Visual Scripting -- to add insult to injury -- makes encapsulation a NECESSITY.
      So, rather than carefully-designed encapsulation focused on the pillars of OOP, we mindlessly "abstract" our code away by what some of us call "encapsulating" it.
      This is of course circular logic.
      This constant abstraction-encapsulation "circle jerk" causes us to forget that the abstraction was meant to make our code easy-to-understand (and easier to modify), but not all "abstraction" is good "abstraction". The more methods and objects we "abstract" behind other objects and methods -- the less "easy-to-modify" our code naturally becomes. Which means that, even on a moderately sized project, at some point, you will eventually want to tear your eyeballs out rather than willingly traverse a nightmare-web of dependencies you've (inadvertently) created (aka: the spaghetti-nightmare monster).

      So what do we do? -- This is just how OOP code works, right?

      After all that "circle-jerking" to try to "simplify" our code (to no avail), we never stop to wonder if our problem isn't actually with code at all. We never stop to realize that acting with instinct or learned behaviors (rather than with our brain) is causing us to miss something important. Something is causing these small problems and headaches. We just don't see that we've ultimately forgot that code is still a language. And in the end, the whole point of a language is communication with others.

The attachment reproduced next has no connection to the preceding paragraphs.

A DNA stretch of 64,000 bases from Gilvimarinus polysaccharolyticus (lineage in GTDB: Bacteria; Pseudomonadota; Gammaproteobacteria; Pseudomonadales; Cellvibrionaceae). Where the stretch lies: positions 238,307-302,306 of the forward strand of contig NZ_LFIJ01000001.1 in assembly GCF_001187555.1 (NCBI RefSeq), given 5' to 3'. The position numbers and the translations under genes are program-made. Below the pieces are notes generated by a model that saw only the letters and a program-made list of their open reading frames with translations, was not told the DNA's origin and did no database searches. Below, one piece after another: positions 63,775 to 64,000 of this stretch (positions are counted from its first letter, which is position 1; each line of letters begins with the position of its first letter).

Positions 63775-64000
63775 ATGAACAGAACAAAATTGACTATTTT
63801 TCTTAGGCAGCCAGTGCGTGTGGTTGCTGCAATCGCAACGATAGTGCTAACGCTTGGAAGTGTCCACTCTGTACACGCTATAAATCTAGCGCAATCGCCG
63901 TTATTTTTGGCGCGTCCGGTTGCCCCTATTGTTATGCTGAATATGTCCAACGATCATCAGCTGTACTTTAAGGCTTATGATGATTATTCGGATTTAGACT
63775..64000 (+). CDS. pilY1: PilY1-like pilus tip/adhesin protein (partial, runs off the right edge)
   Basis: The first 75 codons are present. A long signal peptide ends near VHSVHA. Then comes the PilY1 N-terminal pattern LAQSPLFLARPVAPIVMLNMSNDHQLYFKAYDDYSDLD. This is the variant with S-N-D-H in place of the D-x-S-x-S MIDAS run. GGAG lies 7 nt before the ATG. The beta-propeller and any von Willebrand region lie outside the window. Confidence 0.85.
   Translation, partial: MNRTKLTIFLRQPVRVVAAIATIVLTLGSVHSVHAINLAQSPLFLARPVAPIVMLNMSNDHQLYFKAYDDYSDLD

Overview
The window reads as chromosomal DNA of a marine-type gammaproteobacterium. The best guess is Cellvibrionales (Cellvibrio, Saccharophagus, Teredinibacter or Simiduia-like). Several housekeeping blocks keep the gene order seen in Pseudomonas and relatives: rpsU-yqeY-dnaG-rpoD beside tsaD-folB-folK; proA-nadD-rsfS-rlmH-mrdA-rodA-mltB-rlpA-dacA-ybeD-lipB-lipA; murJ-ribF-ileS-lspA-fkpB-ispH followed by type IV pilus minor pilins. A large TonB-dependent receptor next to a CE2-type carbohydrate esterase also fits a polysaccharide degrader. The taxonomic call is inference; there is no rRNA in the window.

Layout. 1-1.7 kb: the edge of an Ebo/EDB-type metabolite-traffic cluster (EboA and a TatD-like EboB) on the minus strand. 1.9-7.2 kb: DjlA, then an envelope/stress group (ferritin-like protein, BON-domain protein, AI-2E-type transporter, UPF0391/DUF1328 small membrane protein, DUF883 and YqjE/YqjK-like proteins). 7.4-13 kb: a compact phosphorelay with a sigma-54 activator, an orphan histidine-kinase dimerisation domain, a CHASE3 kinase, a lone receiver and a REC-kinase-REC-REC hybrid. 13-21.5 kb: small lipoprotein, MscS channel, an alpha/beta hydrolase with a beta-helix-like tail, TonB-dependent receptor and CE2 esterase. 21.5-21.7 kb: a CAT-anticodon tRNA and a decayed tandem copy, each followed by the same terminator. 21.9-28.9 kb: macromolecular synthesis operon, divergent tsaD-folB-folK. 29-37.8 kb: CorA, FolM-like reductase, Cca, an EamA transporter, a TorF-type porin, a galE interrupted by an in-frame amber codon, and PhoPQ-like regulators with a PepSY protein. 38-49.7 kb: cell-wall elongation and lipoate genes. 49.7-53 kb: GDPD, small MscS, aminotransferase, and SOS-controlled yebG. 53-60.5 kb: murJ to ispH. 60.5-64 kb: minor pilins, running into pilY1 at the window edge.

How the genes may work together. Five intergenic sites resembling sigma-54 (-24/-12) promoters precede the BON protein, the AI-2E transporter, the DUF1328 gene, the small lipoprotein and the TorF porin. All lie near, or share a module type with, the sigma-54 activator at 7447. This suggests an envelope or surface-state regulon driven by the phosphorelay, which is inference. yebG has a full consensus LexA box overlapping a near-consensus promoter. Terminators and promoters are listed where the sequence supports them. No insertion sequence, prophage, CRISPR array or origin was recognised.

But, unlike body language, some languages just aren't designed to communicate simply.

      ECS however, is.

      I wrote an article (on Data-Oriented Visual Scripting) entitled "The Structure of a Language" which, in the second part, I explain how "methods/functions" (in the sense of programming for artists) are actually bad for the intended purposes abstraction in code. Abstraction is for providing a quick understanding of our code, leading to an easier understanding of what's happening moment-to-moment -- without requiring a dictionary to look up each variable or relearn every function/method you wrote when you come back to your code after a month! What if the director of every movie you watched made you pull out a slang dictionary to understand every other word those actors spoke for each and every scene? -- I would bet you'd quickly give up watching movies. Artists are about communication with their designs. Why can't programmers be the same?
      The article is worth a read, but if you don't like reading (you really should!), just know that what we are working with currently in OOP is a poorly-designed system for a natural flow to what I call "communicative abstraction".